While attending the Midwest Educational Technology Conference earlier this year, one presenter said that during a project, no more than 40% of the total project time should be spent creating the final product.  I tried to keep this in mind when deciding how much time to give my students to work in the library media center on their Glogs. I decided that three days would be appropriate.  To be honest, I'm not quite sure how I came up with three days.  I thought that would be enough time for my students to get comfortable with the program, find appropriate images, and transfer information from their notes to their Glogs.  As the due date approached, it seemed like most students were going to be ready to present, but on the first day of presentations there were a number of students whose Glogs weren't ready.  I was frustrated because this was something they could work on at home in addition to the time we had in the library (this is the beauty of Web 2.0 tools, right?).  In retrospect, I probably should have given them one more day to complete and perfect their Glogs.


Every year I have my students present their research to the class.  In years past, my students have presented and talked about the posters they created and I was able to hold on to the poster to grade it.  I continued the tradition this year of having students present their projects.  Much like creating the Glogs, the presentations took a little longer than I anticipated. This happened for a few reasons:  1.  It takes time for students to log on to their Glogster account and pull up their projects.  2.  Some students forgot their passwords (again...) and had to try a few times to get logged on.  3.  After each student presented their Glog, I had them copy the URL to a Google Doc I made so that I could review the Glogs.  This turned out to be one of the most beneficial things I did throughout the entire project.  Saving student work to use as examples is always good.  But, with digital projects such as this one, the student examples could be easy to lose.  Since they are now saved "in the cloud" all I will have to do next year is look for a good Glog and a not-so-good Glog to share with my students.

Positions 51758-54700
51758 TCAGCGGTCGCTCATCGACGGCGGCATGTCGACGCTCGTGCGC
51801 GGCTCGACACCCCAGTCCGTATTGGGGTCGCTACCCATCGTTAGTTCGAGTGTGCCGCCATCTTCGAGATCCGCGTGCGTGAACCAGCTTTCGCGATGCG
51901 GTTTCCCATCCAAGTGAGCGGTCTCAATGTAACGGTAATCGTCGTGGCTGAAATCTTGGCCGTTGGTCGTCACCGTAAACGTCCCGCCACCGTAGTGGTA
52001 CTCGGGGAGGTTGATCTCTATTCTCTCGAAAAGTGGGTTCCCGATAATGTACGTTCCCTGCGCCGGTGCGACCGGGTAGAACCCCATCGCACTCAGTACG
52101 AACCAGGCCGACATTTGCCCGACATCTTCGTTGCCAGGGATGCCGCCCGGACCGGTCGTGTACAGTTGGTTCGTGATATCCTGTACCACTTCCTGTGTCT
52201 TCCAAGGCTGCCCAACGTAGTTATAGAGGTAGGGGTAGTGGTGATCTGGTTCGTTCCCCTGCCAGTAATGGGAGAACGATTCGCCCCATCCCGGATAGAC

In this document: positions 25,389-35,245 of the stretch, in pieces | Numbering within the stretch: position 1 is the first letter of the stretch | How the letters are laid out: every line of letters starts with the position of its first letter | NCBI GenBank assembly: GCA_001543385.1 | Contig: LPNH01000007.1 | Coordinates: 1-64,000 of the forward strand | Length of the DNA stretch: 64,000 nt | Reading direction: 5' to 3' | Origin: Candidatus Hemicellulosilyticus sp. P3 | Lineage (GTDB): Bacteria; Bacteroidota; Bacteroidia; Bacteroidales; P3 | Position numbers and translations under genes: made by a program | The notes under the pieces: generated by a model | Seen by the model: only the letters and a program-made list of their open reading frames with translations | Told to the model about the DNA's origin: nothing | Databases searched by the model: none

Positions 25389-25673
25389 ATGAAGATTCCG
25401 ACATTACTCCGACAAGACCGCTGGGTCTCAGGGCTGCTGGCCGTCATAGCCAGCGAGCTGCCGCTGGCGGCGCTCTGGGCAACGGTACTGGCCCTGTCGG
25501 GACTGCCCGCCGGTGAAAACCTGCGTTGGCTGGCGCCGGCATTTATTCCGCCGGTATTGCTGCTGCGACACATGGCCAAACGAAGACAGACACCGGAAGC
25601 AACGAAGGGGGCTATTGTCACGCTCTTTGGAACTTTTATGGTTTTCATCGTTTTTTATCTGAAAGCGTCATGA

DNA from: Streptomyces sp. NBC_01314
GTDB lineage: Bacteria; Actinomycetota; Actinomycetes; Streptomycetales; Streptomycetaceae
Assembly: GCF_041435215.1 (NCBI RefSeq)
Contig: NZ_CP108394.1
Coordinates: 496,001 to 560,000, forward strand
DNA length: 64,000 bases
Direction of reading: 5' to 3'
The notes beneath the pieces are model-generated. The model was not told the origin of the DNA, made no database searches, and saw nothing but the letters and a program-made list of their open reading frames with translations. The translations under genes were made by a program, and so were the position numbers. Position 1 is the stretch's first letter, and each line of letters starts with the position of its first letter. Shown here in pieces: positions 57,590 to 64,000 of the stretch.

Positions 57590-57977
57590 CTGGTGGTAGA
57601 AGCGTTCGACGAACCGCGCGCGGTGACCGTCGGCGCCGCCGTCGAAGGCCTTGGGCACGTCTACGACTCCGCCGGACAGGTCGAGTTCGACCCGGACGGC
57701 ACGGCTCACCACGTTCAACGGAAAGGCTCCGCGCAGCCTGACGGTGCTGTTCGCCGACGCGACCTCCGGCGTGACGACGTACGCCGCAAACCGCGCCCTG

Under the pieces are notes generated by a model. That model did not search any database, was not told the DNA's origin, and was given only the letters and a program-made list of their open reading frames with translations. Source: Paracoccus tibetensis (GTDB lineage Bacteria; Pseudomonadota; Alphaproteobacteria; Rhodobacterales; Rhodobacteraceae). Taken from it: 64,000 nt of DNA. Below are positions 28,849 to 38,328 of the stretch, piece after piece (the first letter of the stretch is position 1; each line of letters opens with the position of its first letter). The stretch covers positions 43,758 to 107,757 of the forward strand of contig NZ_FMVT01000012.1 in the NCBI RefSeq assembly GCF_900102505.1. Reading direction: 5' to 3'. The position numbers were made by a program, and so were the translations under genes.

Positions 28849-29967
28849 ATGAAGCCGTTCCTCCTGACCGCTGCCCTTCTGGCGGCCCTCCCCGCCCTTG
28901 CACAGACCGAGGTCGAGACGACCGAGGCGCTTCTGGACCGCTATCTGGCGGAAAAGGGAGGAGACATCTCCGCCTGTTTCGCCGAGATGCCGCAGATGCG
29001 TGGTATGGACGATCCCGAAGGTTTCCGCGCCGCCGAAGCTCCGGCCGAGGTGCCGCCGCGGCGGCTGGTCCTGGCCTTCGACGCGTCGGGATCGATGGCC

Student Reflections

I am a firm believer in reflection.  It is one of the main reasons I started to blog.  After finishing the Glogster project, I had each of my students fill out a reflection over the project.  Here are two of my questions and some student responses:

What advantages or disadvantages did using Glogster as your presentation tool have over making a poster?
  • Very customizable
  • Easy to use
  •  I didn't have to worry about printing pictures or sloppy writing.
  • It was free - I didn't have to but a poster board.
  • It kept me motivated.
  • The Glog was too small.
  • I didn't have to worry about messing up and starting over.

Why do you think it is important (or not important) for teachers to incorporate technology into their lesson plans?  

  • I think it is important because in college and the future we are going to use technology for a lot of projects/school work.  If we don’t learn now, when are we going to?
  • Technology is the way of life these days.  You can do more with it.   
  • Technology is never going away.
  • Technology is evolving and soon paper and pencil won't be needed.  Schools should take advantage of this technology.
  • It's important for us to learn differently sometimes.  
 Final Thoughts

Overall, I was very happy with the results of the Glogster project.  There were definitely a few surprises during the learning process, but I was able to overcome the obstacles and based on my students' reflections, I'm glad that I took a risk and tried something new instead of the same learning activity I have used in the past.  The students were able to try something that was totally new to them and not only did they learn the research skills I taught, but also they learned new ways to use technology.  With that being said, I consider this project a huge success.